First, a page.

Poor pandemic advice overwhelmed GPs, report finds

GPs received 'overwhelming' and 'insufficiently co-ordinated' information about the unfolding 2009 swine flu pandemic, a report by MPs has found.

A House of Commons committee report criticised the provision of advice and updates during the pandemic. It called for a single, government-led information source to inform health professionals during future outbreaks.

MPs also warned over the independence of key advisory panels during the outbreak, and highlighted the lack of a government flu vaccination awareness campaign in autumn 2010.

The report from the Science and Technology Committee examined the UK’s response to national emergencies, and used the 2009 swine flu pandemic as a key case study.

Giving evidence to the panel, the BMA said frustrated doctors had reported that key advice had been lost within the large volume of emails received. The BMA stated: ‘Doctors felt overwhelmed by the volume of information about the HINI pandemic issued by various bodies.’

GPC negotiator Dr Peter Holden told the panel that the RCGP, BMA, Health Protection Agency (HPA) and DoH faced difficulties providing advice online when data quickly became out of date. ‘We came unstuck because we were so keen to be up-to-date and offer timely advice,’ he said.

The committee recommended the government create a single online source of information to be used by the public and emergency responders in times of emergency.

Responding to the report, BMA head of science and ethics, Dr Vivienne Nathanson, said:  'We must learn from what happened and move to having one single portal of information during a health emergency.

She added that it would be important this information is linked to an academic journal so that doctors can be certain of its evidence-base. 'It also needs to be regularly updated in real time,' she said.

The DoH said it supported the single portal idea.

During the pandemic, a Scientific Advisory Groups in Emergencies (SAGE) committee, which drew heavily on a separate Scientific Pandemic Influenza Advisory Committee (SPI), was set up to provide the government with scientific advice.

However, the report raised concerns over the lack of a statistician on the SAGE panel.

Furthermore, the DoH’s joint committee on vaccination and immunisation (JCVI) gave advice on vaccines to SAGE rather than directly to ministers, the report found.

MPs recommended that a future committee should include JCVI members to ‘speed up the process by which ministers receive advice on vaccination strategies’.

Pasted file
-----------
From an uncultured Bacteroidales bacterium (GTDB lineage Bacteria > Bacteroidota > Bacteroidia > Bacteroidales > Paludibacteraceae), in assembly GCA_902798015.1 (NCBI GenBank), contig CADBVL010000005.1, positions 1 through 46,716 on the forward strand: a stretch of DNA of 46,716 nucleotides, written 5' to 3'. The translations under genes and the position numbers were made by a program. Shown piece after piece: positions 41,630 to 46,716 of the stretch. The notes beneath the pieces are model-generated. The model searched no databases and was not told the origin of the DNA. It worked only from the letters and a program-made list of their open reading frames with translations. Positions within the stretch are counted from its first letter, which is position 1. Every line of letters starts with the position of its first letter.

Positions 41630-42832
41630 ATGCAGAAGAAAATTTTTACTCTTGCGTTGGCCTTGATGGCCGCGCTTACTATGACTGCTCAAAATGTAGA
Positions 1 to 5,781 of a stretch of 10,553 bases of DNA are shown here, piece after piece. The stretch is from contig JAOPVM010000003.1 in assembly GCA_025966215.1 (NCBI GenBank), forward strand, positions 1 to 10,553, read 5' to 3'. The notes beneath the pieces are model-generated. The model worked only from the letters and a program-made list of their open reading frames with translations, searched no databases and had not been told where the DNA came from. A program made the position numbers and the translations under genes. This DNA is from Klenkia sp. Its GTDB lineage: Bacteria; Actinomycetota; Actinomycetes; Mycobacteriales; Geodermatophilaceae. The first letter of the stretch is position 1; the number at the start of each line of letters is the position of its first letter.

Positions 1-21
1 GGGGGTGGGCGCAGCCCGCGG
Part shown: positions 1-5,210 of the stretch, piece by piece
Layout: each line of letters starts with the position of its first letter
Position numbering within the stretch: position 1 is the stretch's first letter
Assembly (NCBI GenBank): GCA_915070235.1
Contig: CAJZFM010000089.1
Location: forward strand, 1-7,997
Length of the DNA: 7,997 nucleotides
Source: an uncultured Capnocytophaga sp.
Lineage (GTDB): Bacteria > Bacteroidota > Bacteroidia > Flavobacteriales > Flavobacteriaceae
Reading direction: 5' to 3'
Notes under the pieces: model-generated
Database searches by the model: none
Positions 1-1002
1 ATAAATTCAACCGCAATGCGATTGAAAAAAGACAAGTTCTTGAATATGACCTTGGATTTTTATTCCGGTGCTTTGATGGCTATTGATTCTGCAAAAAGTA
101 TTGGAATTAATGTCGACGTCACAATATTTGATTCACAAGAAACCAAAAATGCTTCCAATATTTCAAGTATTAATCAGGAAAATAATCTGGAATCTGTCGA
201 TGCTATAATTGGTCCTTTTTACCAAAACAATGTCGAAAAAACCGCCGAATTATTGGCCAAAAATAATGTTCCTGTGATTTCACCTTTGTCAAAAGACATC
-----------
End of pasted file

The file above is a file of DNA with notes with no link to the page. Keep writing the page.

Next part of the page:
The report also looked at the media attention surrounding the notorious ‘worst case scenario’ estimate of swine flu deaths.

The then CMO Sir Liam Donaldson had held a press conference on 16 July 2009, during which he suggested 65,000 people could die from swine flu in the UK.

But Sir Liam said that despite being given both the best and worst figures, the press chose to report the latter. ‘Apart from one correspondent, they didn’t contextualise the figure at all,’ he said.  

Professor Neil Ferguson, director of the Medical Research Council, said that a ‘reasonable’ worst caste scenario of 2% fatality was based on the mortality seen during the 1918 Spanish flu pandemic.

Sir Liam added that although such a high number was scientifically sound at the time, it may not have been an appropriate number to release to the public. ‘I think a great deal of care needs to be taken about the use of figures,’ he said.

‘Even a back of the envelope calculation that I did suggested to me that we would get no more that a thousands deaths, but that was the scientifically agreed figure.’

The committee recommended that the government should make the concept of ‘most probable scenarios’ clearer to the public. ‘It should use the experience of the 2009 pandemic to emphasise the range and likelihood of various possibilities,’ the report said.

The report also singled out the lack of a seasonal flu awareness campaign in the autumn 2010, especially considering swine flu was circulating that winter.

‘The government should carefully consider the public’s assumptions about swine flu – or any new flu strain – when communicating the risks of that strain in the context of seasonal, rather than pandemic, outbreak,’ said MPs.

The report also questioned evidence for vaccinating under-fives and called for a further review into the JCVI’s advice not to vaccinate this age group.

A DoH spokesman said: 'The JCVI reviewed its long standing advice on this in December 2010 and at that time did not recommend the vaccination of children who do not have risk factors.

'The JCVI will be reviewing all seasonal flu vaccination recommendations in 2011.'

The spokesman added that the department was updating its preparedness strategy and will study the committee's report before responding in detail.

Meanwhile, the Cabinet Office has created a tool to help Local Resilience Forums (LRFs), which work to prepare for local incidents and emergencies, calculate effects of a future pandemic. The tool models the effect of a pandemic through the additional strain placed on GP surgeries and hospitals.

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